The F-Word: Bombs Away 

Bouncing back from failure 


Kenice Mobley

The daytime stand-up gig paid $30, barely enough to cover Kenice Mobley’s gas from Boston to Maine.

“I had my suspicions,” she says of the show, booked less than two years into her comedy career. They were realized when she took the stage—a park gazebo—before a sparse crowd: two French tourists. 

Mobley improvised, breaking out her rudimentary French and recounting past trips to Paris while weaving in a helping of dirty jokes. 

“I later found out that I was being projected over a loudspeaker onto a nearby beach, where a bunch of kids were hanging out,” she says. “The terror.”

Mobley, the comedy projects coordinator for GoodLaugh—the comedy wing of the School of Communication’s Center for Media and Social Impact (CMSI)—has since taken her act to increasingly bigger stages, from the StandUp NBC Competition finals in 2020 to The Tonight Show Starring Jimmy Fallon in 2021. After thousands of gigs she’s realized that in stand-up, as with any other profession, it’s OK to bomb sometimes. 

“A bar show on a Tuesday is probably not the thing that’s going to break me,” she says. “Statistically, it would be hard for a show to be the worst I’ve ever done.”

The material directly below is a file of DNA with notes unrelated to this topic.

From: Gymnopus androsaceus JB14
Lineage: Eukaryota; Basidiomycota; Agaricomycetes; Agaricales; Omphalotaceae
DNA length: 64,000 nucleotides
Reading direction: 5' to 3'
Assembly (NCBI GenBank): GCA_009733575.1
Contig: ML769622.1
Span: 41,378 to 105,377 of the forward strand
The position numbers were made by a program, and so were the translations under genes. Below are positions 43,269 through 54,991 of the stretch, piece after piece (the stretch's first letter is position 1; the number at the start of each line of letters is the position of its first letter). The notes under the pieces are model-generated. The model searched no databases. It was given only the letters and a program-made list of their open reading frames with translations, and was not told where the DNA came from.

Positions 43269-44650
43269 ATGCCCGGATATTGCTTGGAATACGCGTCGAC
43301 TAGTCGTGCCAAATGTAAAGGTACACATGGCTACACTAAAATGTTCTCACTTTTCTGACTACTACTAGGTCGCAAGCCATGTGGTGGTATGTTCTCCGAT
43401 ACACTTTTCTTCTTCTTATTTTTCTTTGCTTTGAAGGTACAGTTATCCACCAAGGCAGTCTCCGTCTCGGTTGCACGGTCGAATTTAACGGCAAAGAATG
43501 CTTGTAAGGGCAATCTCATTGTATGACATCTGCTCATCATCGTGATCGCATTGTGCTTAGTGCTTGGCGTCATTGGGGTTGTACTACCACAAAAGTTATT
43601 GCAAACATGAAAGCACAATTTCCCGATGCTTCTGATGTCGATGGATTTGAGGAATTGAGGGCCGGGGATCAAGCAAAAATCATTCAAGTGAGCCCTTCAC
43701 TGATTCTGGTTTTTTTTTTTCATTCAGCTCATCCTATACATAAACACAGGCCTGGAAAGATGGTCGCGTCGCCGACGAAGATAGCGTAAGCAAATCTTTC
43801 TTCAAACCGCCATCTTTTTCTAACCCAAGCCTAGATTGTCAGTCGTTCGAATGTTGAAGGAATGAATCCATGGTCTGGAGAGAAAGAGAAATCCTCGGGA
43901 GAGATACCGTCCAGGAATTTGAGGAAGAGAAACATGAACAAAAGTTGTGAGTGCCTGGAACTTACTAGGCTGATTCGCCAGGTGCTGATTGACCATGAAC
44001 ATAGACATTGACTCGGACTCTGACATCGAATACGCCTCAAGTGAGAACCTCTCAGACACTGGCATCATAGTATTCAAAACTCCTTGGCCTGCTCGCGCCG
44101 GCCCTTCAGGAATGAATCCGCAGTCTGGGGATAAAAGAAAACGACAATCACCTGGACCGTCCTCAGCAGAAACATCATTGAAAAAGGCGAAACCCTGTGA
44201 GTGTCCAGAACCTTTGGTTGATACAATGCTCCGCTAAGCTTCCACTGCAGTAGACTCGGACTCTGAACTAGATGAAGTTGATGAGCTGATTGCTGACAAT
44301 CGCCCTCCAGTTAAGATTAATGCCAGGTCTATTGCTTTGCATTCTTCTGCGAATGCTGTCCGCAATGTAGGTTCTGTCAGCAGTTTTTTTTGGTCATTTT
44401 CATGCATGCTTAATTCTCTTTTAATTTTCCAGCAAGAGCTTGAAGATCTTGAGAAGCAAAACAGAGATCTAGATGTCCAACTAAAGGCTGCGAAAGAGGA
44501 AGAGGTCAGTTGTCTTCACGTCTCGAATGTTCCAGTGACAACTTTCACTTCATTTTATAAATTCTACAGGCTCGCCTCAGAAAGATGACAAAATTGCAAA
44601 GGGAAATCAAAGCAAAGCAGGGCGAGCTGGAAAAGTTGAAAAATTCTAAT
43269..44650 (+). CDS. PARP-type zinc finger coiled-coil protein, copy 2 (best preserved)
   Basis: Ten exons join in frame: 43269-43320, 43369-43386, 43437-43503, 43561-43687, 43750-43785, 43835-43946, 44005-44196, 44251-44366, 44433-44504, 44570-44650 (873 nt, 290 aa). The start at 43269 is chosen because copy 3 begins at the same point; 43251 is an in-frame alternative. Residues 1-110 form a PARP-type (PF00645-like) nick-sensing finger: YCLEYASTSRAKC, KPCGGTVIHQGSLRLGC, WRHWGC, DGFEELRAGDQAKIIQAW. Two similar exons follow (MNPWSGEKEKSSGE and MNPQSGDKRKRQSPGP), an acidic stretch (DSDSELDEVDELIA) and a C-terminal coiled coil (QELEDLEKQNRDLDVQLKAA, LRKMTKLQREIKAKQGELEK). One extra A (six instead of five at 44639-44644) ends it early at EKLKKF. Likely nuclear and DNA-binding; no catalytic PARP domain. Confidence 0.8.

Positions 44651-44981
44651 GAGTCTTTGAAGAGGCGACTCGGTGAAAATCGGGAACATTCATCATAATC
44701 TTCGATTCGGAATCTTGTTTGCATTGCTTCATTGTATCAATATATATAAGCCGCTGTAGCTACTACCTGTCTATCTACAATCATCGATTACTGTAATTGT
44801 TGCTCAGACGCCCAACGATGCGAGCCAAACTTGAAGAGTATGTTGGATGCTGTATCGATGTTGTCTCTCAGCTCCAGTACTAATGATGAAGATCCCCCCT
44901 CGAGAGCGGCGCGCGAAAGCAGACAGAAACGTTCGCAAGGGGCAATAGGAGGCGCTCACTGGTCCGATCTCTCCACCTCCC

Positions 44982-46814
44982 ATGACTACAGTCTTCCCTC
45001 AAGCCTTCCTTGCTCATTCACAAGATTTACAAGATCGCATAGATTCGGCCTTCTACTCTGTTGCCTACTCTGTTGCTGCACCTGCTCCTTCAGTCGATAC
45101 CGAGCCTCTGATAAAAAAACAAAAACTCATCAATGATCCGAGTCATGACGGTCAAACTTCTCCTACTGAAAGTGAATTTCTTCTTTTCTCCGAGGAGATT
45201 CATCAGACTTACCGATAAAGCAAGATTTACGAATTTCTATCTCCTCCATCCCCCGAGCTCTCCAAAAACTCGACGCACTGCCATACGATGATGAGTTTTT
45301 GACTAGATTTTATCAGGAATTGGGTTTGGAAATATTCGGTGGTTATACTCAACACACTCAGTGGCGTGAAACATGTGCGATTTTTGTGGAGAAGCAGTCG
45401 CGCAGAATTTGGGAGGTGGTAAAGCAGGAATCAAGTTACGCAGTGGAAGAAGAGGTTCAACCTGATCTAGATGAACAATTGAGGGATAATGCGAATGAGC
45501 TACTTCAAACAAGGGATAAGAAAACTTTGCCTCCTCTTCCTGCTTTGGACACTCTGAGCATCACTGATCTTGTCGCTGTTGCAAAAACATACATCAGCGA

Comedy is “a series of failures,” Mobley says, and a useful vehicle through which to discuss society’s. In her role with CMSI, Mobley helps organize three initiatives at the nexus of comedy and social justice: Comedy ThinkTank; the Yes, And . . . Laughter Lab; and the Climate Comedy Cohort, a six-month fellowship launched in 2022 in collaboration with Generation180 in which nine comics learn from climate science experts then create original comedy, perform live shows, and compete for $20,000 in project funding.  

The goal: to break through the doom and gloom of climate change and use laughter to spark sustainable change. 

“Comedy in and of itself is a good-enough calling,” Mobley says. “It’s especially nice to be able to use it for social good.”

Now there’s a loudspeaker-worthy statement.